In honor of missionary contributions to Taiwan, Changhua Christian Hospital Historical Museum collaborates with Asia Pacific Studies, University of Central Lancashire (UCLAN), Department of History, Tung Hai University, Department of History, National Chung Shing University, and Presbyterian Church in Taiwan (PCT) to host the 2020 International Conference on the History of Christian Protestant Missionaries. The conference is due to take place on the 24th – 25th September 2020, in the Changhua Christian Hospital International Education and Training Center (Changhua, Taiwan).Continue reading
Chinese Identity, Christian Identity
Readers of Studies in World Christianity will be well acquainted with the parable of the Professor of Comparative Inter-Planetary Religions.1 As narrated by Andrew Walls, this long-living, scholarly space visitor travels to Earth on a number of occasions to conduct field research related to the religion known as ‘Christianity’, from the Council of Jerusalem to the Council of Nicaea, from the seventh century in Ireland to the 1840s in London and the 1980s in Lagos, Nigeria. What would differ if our space visitor were to narrow the scope of his research to a particular subgrouping of the human species, such as to those with some affiliation with the descriptor ‘Chinese’? Would Walls’ ‘indigenising’ principle have to be envisioned differently if we were to speak of a more unified understanding of ‘culture’? Or, perhaps, would ‘Chinese culture’ need to be re-evaluated as embodying manifold meanings, especially when ‘Chinese’ is not limited to a given time or locale? Does Walls’ ‘pilgrim’ principle, which speaks of the universalising factor of Christianity, add to or take away from Chinese culture? Continue reading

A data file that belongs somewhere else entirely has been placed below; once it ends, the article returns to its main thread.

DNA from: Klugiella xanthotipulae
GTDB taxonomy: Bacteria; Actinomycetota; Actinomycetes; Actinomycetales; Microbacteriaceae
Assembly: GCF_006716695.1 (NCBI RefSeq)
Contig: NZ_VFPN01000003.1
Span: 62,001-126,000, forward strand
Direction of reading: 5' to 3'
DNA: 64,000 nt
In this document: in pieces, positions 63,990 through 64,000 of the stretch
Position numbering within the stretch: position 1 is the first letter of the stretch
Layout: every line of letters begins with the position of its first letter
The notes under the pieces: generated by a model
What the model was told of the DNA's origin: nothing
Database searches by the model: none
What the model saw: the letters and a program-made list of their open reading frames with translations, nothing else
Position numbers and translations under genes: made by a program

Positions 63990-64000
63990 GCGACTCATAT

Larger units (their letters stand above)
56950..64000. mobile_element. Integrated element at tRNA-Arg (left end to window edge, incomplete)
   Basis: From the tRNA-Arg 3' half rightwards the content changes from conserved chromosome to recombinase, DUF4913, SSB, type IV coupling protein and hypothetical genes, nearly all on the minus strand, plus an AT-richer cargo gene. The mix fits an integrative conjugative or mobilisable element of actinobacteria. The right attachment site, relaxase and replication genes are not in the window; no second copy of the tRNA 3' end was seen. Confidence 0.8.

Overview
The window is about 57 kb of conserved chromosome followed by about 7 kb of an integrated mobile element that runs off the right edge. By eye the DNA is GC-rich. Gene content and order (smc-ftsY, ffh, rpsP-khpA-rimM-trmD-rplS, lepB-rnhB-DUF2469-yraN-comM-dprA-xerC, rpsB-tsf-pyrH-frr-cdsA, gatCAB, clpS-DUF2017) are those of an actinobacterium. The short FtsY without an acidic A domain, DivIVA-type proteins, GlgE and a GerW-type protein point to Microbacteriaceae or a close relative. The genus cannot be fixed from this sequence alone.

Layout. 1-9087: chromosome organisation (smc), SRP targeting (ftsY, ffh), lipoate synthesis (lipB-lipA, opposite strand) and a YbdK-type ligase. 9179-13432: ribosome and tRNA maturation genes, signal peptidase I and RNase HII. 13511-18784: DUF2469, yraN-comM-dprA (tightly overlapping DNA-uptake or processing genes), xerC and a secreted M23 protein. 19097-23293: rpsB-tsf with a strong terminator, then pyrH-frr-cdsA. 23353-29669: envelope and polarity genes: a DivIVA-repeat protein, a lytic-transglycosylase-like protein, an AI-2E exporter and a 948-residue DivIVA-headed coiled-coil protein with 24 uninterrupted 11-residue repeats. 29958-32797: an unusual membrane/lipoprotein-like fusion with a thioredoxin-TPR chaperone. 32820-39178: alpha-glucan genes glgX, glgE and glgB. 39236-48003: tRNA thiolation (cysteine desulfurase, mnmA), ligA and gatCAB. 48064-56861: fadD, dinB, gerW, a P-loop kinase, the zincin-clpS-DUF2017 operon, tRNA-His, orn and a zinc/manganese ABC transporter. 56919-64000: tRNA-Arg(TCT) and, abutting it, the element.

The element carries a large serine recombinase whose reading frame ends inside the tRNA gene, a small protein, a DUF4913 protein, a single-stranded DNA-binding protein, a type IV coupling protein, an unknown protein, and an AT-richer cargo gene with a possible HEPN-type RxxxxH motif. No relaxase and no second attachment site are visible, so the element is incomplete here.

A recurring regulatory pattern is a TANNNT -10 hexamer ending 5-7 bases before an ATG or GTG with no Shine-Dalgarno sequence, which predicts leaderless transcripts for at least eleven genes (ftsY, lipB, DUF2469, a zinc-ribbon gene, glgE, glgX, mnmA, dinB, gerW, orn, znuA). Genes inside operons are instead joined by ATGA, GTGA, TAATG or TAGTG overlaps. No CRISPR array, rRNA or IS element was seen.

This article was originally posted here.
Last Tuesday, Elizabeth Koepping gave a valedictory paper at the weekly World Christianity seminar here in the School of Divinity, University of Edinburgh.1 Prof. Brian Stanley responded to her paper by saying that it was ‘truly disturbing… in a good way’, in that it exposed the problem of spousal violence that exists amongst Christians, validated by the Bible, and often ignored or hidden by church leadership. Her field and documentary research was conducted in multiple contexts: Taiwan, Australia, Ghana, etc. – and Scotland. But the underlying reality was the same: domestic violence is pervasive, within and without the church. Moreover, she suggested that theologically the church must reclaim the understanding of the Imago Dei in both man and woman in order to combat these atrocities. Continue reading